Most Labour people I know in Westminster have been sure for weeks now that Sadiq was almost certainly going to get the nod to be the party’s mayoral candidate for 2016 – but few saw the margin of victory coming. A whopping 18-point margin over Tessa Jowell – who at one point, let us recall, was considered almost a shoo-in – surprised even most insiders.
Part of the assumption that Khan would win was based on him being preferred over Jowell by what everyone figured was the Corbyn inspired influx of new people registering to vote in these sorts of things. So now the question is how large the margin of victory Corbyn manages to win with, if the Khan result is anything to go by. I’ve been saying to people for the last couple of weeks that I think he’s going to win with about 60% in the final round, a prediction that has drawn some hard stares and even a few guffaws. But if Sadiq can win with almost that percentage, I’m starting to think the leadership election result could be in embarrassing territory for the other candidates.
There will now be a plethora of speculation regarding whether this was a bad move for Labour in terms of winning back the London mayoralty in 2016; whether Tessa would have been a better choice – and have Labour now blown the one election they stood a chance of doing well in during 2016? I’m not going to join in. My gut says Zac was always going to win anyway, for what it’s worth.
So I should get around to answering the question here, shouldn’t I? Yes, Corbynmania I believe had a large effect on the mayoral contest just won by Sadiq Khan. But this is sort of a chicken and egg question, when you stop and think about it. To imagine this contest rerun but with Tessa Jowell winning, you have to take the Corbynistas out of the equation. And they are now so baked into the whole Labour equation that it’s an impossible task to just weed them out of everything. So you might as well ask whether or not if his father hadn’t immigrated to Britain, would Sadiq still be Labour’s nomination for London mayor. Of course he wouldn’t, but that’s such an esoteric question it’s pretty much not worth asking.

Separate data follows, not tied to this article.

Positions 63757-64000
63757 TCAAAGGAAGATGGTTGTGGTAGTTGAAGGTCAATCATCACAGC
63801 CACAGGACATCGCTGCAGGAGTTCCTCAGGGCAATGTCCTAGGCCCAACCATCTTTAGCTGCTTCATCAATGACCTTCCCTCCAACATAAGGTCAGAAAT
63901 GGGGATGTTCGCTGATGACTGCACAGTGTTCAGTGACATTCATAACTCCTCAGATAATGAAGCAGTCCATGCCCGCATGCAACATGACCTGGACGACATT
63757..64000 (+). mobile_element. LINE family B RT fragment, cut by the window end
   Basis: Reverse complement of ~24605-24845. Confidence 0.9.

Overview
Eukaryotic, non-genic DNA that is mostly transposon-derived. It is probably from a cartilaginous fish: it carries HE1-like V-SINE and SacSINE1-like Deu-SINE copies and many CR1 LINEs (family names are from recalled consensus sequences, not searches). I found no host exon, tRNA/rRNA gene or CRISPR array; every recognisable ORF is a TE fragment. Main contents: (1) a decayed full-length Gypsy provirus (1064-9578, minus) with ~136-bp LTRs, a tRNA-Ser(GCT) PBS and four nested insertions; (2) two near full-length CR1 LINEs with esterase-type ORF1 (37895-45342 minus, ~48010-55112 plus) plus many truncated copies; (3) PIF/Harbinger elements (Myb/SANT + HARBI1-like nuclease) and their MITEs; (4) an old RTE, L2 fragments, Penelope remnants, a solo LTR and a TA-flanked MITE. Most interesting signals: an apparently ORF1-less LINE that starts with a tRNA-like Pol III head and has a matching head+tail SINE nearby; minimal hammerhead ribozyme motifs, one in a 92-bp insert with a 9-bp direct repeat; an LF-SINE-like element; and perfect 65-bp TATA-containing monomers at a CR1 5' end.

Having established that however, we can now move onto the really interesting bit, which is that the London mayoral election next May will be an early test of Corbyn’s electoral draw more than ever. If Zac wins by a landslide, it won’t be a definitive shut case in terms of Jeremy being able to reach out beyond his core following – but I’ll tell you what, it will be a pretty interesting example of such a thing. Sadiq has already tried to distance himself a touch from Corbyn by admitting he voted for Burnham. But it doesn’t matter – if Corbyn was an MP in Doncaster, maybe he could escape his shadow a little bit. But Jeremy is a London MP. Whatever Sadiq does, the Corbynmeister will follow in the minds of Londoners.
Anyhow, best of luck to Sadiq. Will I vote for him? I’ll tell you what: my vote goes to whichever candidate promises the greatest expansion of public transport south of the river. For all my political geekery, I still vote like everyone else does, i.e. mostly out of naked self-interest. And whoever does that most effectively for most Londoners out of either Sadiq or Zac will be the next mayor of London, I can pretty guarantee you of that much.